I just got off the phone with someone that I haven’t spoken with in over a year. I don’t know if this is the case for any others of you independent evaluators out there, but for me I have this happen often. There are relationships that develop and preliminary work begins and just never gets anywhere. We lose touch, then time passes and I’ll get an email or a phone call saying “remember me?” and we start trying again. I’ve had this happen several times now over my career and eventually something takes.
I have a relationship with a software company that I’ve had for going on several years now and just about every project I walk into I’m thinking how can I connect these two dots? Hasn’t happened yet, but I’m hopeful one day it will!
So, back to the resumed relationship, this gentleman is in New Orleans and has been down there now for a couple of years working in the trenches with folks desperately trying to carve out a life for themselves in the midst of tragedy upon tragedy. He said it is hard not to get emotional about the violence, the despair, the lack of infrastructure to support genuinely hard working people who just want a life for themselves and their families. He shared that there are great ideas but no access to support.
I have been working and trying to take some time off, hence the gaps in the blogging, but realize when these conversations raise their heads that our work as evaluators, as social and human service workers, truly never ends. But rather than see this as some unattainable goal that will never be reached, see it as a slow developing process that needs attention differently at different stages. Sometimes it is the initiation, the tilling the soil, the planting the seeds, then at others it is the watering, while still later some weeding must occur, eventually some type of harvest emerges, but very soon thereafter a new crop is ready to be planted. It is a perpetual cycle that I believe feeds us both physically and metaphorically, and we get smarter and smarter with each iteration. Not sure when the next post will be as the summer months have me distracted, but once school starts back I will be at it more regularly.
In the meantime, remember our work is like the lifecycle and there is no end to it, only entries and exits, slow growth and quick starts, heavy times and lighter ones, followed by endings and new beginnings. Enjoy the summer…but don’t stop the work!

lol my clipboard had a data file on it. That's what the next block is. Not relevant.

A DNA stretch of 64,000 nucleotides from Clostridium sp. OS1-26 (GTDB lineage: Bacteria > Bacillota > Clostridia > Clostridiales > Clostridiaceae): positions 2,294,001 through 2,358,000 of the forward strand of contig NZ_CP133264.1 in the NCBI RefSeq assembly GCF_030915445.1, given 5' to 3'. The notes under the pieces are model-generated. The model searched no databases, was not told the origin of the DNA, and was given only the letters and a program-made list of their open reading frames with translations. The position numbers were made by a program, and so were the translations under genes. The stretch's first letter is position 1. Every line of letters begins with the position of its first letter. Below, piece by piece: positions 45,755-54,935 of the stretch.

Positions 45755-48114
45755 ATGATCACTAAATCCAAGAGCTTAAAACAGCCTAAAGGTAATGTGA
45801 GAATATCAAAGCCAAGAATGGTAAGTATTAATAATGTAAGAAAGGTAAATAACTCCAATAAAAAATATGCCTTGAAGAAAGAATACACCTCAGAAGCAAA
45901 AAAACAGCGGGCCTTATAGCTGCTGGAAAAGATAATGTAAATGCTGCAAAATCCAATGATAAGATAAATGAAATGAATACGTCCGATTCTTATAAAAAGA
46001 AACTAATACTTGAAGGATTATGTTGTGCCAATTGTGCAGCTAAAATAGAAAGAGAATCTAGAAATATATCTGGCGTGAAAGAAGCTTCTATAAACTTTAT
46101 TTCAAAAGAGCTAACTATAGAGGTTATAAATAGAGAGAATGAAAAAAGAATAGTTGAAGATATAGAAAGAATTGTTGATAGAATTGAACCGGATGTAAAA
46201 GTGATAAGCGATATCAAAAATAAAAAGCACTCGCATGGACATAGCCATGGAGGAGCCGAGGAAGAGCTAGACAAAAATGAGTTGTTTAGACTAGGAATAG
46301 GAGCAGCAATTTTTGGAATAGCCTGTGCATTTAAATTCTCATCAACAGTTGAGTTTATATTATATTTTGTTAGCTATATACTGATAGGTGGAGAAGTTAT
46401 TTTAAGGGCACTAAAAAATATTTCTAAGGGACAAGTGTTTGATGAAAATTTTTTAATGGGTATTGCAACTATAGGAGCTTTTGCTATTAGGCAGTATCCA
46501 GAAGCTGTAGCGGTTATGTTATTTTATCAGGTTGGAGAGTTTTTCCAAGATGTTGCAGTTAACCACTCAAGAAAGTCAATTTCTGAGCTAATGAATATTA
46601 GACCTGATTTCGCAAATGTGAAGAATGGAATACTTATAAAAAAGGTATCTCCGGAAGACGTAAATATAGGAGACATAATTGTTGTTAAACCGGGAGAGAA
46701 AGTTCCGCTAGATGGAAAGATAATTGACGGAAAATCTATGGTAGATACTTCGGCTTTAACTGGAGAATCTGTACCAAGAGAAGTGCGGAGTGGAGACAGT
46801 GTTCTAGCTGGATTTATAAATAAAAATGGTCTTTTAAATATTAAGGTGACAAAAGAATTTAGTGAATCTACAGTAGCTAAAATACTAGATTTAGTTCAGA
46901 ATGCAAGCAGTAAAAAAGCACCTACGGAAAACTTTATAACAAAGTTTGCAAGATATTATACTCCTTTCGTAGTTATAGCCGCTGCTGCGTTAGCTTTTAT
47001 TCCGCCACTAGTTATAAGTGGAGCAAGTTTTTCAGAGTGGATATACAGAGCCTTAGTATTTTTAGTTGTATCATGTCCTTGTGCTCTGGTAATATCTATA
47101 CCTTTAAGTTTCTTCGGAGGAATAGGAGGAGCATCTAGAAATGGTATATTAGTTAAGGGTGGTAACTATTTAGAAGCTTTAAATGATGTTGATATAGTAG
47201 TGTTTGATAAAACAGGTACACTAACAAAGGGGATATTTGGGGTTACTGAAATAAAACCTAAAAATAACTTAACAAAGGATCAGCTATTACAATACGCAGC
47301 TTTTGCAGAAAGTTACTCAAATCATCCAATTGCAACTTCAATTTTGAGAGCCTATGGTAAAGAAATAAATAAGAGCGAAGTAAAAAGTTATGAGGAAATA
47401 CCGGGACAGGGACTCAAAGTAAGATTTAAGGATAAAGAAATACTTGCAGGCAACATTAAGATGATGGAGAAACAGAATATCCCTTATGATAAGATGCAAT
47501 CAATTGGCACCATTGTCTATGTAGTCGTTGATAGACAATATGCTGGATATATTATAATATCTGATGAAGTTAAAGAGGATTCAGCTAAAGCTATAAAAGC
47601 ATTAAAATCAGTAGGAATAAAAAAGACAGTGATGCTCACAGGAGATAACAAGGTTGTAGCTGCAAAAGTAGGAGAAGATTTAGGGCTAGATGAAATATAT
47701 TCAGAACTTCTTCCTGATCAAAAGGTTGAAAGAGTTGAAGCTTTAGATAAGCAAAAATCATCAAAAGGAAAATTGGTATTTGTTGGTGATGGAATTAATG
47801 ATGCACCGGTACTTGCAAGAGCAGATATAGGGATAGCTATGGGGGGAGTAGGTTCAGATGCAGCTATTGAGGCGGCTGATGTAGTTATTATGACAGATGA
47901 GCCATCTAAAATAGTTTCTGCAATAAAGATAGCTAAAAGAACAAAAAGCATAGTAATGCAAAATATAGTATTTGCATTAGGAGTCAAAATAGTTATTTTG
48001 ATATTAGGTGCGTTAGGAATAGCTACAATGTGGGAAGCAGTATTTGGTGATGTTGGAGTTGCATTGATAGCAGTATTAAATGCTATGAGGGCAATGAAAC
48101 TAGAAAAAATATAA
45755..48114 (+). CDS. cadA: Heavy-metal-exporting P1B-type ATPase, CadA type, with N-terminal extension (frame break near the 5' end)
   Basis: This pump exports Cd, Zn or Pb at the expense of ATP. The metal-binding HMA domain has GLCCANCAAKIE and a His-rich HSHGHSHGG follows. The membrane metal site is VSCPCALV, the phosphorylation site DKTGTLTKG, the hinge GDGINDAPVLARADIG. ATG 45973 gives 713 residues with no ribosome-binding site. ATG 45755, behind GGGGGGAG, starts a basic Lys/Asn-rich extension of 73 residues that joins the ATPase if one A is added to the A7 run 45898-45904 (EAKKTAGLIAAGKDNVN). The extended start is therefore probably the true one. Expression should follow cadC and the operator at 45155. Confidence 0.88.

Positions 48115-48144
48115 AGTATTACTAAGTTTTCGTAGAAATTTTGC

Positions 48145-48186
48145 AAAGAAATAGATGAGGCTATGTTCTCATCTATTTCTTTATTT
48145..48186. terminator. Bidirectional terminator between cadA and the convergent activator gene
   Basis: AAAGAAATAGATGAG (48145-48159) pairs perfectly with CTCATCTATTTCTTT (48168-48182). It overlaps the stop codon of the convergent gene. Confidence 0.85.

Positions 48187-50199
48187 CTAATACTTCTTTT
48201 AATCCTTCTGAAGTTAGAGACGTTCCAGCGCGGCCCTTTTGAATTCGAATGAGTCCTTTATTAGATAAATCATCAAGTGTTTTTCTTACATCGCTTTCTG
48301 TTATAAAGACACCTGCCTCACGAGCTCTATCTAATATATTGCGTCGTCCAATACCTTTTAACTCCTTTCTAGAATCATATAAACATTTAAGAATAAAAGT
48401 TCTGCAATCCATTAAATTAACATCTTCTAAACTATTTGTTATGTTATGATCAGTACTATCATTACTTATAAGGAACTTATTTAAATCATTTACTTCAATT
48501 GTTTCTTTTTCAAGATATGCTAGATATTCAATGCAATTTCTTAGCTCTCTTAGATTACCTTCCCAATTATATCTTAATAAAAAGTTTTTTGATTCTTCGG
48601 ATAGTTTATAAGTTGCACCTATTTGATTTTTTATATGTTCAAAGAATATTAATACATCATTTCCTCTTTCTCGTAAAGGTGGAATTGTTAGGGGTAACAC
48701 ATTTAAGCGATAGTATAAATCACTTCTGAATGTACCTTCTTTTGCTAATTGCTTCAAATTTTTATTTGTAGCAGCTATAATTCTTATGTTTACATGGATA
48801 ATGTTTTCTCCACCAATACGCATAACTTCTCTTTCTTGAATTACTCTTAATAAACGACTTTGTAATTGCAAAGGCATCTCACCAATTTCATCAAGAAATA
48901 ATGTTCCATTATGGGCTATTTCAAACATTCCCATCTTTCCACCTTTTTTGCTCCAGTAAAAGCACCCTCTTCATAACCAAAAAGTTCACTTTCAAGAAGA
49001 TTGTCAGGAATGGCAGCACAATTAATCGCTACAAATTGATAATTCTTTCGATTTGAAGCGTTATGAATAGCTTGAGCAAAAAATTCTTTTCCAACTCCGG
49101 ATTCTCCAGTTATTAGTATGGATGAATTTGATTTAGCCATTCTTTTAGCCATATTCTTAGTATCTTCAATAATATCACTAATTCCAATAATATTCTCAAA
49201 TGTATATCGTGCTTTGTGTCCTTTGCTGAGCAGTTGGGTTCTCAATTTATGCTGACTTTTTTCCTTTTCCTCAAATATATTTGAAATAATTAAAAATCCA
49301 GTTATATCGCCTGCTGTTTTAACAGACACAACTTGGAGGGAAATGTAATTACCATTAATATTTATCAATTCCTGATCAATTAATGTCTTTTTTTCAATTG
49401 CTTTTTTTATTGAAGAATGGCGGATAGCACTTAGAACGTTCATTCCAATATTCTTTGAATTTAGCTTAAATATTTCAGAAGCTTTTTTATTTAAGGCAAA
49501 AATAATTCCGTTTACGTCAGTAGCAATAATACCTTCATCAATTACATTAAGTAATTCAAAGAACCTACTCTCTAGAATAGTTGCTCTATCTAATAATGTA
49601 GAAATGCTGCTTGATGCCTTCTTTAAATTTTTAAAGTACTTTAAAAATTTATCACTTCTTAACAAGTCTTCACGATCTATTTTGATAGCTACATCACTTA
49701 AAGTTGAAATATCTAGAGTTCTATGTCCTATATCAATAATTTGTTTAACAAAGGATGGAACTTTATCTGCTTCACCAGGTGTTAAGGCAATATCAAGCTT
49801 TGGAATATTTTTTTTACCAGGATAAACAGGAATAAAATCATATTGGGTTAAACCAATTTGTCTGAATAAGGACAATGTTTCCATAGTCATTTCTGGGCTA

This week I am in Seattle working on a United Way Worldwide Strengthening Families United project. The project was funded by a Doris Duke grant to offer 6 pilot United Way sites around the nation to attempt to implement a Strengthening Families framework. Everyone was allowed to propose different activities so we all look different. It has been a neat project to be a part of, but we are closing it down so to speak as the end of the two years has arrived. So, the focus of the week is on closing out projects. I hope to share about writing final reports, looking at processes that worked and those that didn’t, talk some about relationships that have been built with the other site team members and how do we maintain those once the project is over, and how do you turn your attention to the next thing…
In preparation for this gathering I was working on the draft of the final report, it was an exercise I recommend for everyone on any project. Don’t necessarily wait until the end. Pull out your implementation journals/logs (I hope that you keep them!!! If you don’t document what’s going on how can you talk about a cause/effect relationship?) and read through them. Remind yourself of where you were headed by pulling out that original activity/evaluation chart and check that log against those intentions. How’d you do? What can you change now in order to hit an indicator target by the end of the project? What has worked surprisingly well?
Concerning this project, it has been neat to see the development of the activities over the two year process. We knew what we thought would be done, but when using a participatory approach the community drives the directions. This little community is more aware of the five protective factors, parents are engaged in conversations with one another about issues they feel are important, and a local United Way is strengthening the measurements around its allocations processes. Good stuff.